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The Logic of Violence in Civil War (Cambridge Studies in Comparative Politics) 1st Edition

4.9 out of 5 stars 8 customer reviews
ISBN-13: 858-1322222223
ISBN-10: 0521670047
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Editorial Reviews

Review

"While exciting and extensive, the recent literature on civil wars suffers from poorly specified and empirically untested causal mechanisms. Therefore Stathis Kalyvas' important study is a welcome contribution to the field, as it reaches an unprecedented level of specificity and detail without sacrificing analytical cogency. Going beyond simplistic dichotomizations, such as 'greed' and 'grievance,' Kalyvas offers compelling evidence that civil wars often contain micro-level actions that have little to do with the main conflict dimension of the war in question. Reflecting both intellectual curiosity and impressive erudition, The Logic of Violence in Civil War promises to become an instant classic in conflict research in particular, and comparative political analysis in general."
Lars-Erik Cederman, Swiss Federal Institute of Technology Zurich

"This superb study will be a landmark in the study of civil wars. It is based on deep and broad knowledge and on a remarkably fertile analytical framework. By focusing on the microdynamics of civil wars Kalyvas is both able to lay old misconceptions to rest and to generate and test a wide range of novel ideas. I predict it will be one of those rare books, an 'instant classic'."
Jon Elster, Collège de France

"Some seventeen million people have been killed in civil war violence in the past half-century. Social science has made considerable headway in figuring out which countries are more or less susceptible to a civil war onset. But it is extraordinary that until the appearance of The Logic of Violence in Civil War, there was a dearth of theory and analysis on the dynamics of killing in civil wars. Stathis N. Kalyvas, through his stunning conceptual clarity, his creative synthesis of the historical record, his theoretical formulation, and his path-breaking microanalysis of the patterns of violence in the Greek civil war, has produced a book that would have, if written by the master, made Niccol- Machiavelli proud."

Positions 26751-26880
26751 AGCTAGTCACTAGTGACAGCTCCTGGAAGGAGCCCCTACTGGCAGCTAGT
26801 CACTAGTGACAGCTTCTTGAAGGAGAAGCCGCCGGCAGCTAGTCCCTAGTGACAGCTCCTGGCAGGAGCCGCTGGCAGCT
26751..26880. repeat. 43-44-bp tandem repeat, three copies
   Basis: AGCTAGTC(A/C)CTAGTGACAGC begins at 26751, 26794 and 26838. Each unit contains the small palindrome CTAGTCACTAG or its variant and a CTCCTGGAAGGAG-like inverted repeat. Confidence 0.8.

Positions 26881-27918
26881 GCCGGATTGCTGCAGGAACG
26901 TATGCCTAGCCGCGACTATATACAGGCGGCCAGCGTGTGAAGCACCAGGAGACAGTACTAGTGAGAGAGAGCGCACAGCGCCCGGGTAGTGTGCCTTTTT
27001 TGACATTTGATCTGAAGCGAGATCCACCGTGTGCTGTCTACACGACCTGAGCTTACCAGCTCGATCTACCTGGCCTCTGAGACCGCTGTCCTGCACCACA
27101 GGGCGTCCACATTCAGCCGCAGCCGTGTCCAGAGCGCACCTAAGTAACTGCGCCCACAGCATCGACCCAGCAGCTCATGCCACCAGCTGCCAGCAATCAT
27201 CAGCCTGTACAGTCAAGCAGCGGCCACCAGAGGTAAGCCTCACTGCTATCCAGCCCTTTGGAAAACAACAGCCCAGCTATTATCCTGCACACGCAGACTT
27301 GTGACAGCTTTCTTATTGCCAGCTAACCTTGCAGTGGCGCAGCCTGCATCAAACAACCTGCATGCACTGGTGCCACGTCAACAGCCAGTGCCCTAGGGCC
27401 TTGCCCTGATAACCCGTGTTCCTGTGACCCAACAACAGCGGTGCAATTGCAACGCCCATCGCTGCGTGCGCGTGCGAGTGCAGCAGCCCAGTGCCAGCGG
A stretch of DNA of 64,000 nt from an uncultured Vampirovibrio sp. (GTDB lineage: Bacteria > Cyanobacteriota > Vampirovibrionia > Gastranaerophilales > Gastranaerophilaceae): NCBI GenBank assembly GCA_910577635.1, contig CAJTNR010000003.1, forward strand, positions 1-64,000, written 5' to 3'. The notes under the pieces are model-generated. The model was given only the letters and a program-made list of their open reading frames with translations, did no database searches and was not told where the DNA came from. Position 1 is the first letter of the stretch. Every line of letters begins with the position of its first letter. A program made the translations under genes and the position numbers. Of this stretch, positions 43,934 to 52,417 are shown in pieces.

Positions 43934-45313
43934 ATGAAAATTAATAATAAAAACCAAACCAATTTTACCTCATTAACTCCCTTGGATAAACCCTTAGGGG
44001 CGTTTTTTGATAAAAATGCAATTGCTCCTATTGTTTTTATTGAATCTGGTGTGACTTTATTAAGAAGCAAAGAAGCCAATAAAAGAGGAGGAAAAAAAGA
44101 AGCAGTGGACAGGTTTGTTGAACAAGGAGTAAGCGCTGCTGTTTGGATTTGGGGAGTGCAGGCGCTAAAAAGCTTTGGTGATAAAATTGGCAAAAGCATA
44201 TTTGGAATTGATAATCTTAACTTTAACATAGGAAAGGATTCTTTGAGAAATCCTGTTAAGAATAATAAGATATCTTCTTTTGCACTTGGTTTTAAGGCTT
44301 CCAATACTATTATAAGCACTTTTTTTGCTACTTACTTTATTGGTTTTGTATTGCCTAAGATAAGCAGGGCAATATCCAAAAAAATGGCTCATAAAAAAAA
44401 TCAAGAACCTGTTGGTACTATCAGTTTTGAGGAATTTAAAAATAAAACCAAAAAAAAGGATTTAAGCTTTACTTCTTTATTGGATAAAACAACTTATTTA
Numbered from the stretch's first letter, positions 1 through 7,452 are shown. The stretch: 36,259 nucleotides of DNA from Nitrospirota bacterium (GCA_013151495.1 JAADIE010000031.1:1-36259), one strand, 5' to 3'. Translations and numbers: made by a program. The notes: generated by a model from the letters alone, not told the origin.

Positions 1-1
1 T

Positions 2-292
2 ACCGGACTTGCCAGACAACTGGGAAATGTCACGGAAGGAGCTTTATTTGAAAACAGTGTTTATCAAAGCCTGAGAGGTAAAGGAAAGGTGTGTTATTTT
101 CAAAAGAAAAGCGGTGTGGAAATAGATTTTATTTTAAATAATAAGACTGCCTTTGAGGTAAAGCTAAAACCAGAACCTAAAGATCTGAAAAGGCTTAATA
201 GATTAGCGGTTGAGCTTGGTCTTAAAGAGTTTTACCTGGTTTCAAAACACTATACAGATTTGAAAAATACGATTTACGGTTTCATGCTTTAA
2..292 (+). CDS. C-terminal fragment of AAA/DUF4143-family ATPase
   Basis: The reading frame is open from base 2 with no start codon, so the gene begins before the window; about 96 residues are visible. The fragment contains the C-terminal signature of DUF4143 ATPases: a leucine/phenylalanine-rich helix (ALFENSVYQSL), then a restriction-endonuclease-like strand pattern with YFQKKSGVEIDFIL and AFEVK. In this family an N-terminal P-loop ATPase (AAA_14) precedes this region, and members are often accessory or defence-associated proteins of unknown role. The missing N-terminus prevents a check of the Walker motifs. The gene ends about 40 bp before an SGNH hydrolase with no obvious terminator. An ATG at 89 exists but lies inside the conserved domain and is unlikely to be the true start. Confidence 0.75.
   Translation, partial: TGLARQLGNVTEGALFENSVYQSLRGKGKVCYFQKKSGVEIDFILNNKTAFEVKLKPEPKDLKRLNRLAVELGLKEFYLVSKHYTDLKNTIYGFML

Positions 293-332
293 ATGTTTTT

David D. Laitin, Stanford University

"This book should become required reading for those interested in the study of civil war and insurgency. It is analytically sophisticated, but also encyclopedic in its sweep and discussion of cases from around the world. While academics and specialists will benefit from the work, the material is accessible for more general readership. Furthermore, the work challenges conventional wisdoms and will provoke controversy."
Roger Petersen, Massachusetts Institute of Technology

"Kalyvas's main aim...is to theorize the role of violence as a specific and separate factor in civil war. The author's hypothesis is that violence in particular civil war contexts is linked to the level of control that either insurgents or government forces have over a village or region. He tests it against a large amount of empirical data, primarily from areas of Greece during World War II and the subsequent Civil War, and more impressionistically with accounts and micro-level studies of civil wars from elsewhere. Kalyvas's point is that violence in civil wars cannot be interpreted as simply irrational brutality, but is rather linked to the pursuit of political objectives."
Tara McCormack, Brunel University, Journal of Intervention and Statebuilding

Book Description

Why is violence in civil war so brutal when it is often taking place between people who know each other? Is such violence an instance of collective madness? This book demonstrates that there is logic to this violence, entailing the joint action of armed organizations and individual civilians.
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Product Details

  • Series: Cambridge Studies in Comparative Politics
  • Paperback: 510 pages
  • Publisher: Cambridge University Press; 1 edition (May 1, 2006)
  • Language: English
  • ISBN-10: 0521670047
  • ISBN-13: 978-0521670043
  • Product Dimensions: 6.1 x 1.1 x 9.2 inches
  • Shipping Weight: 2 pounds (View shipping rates and policies)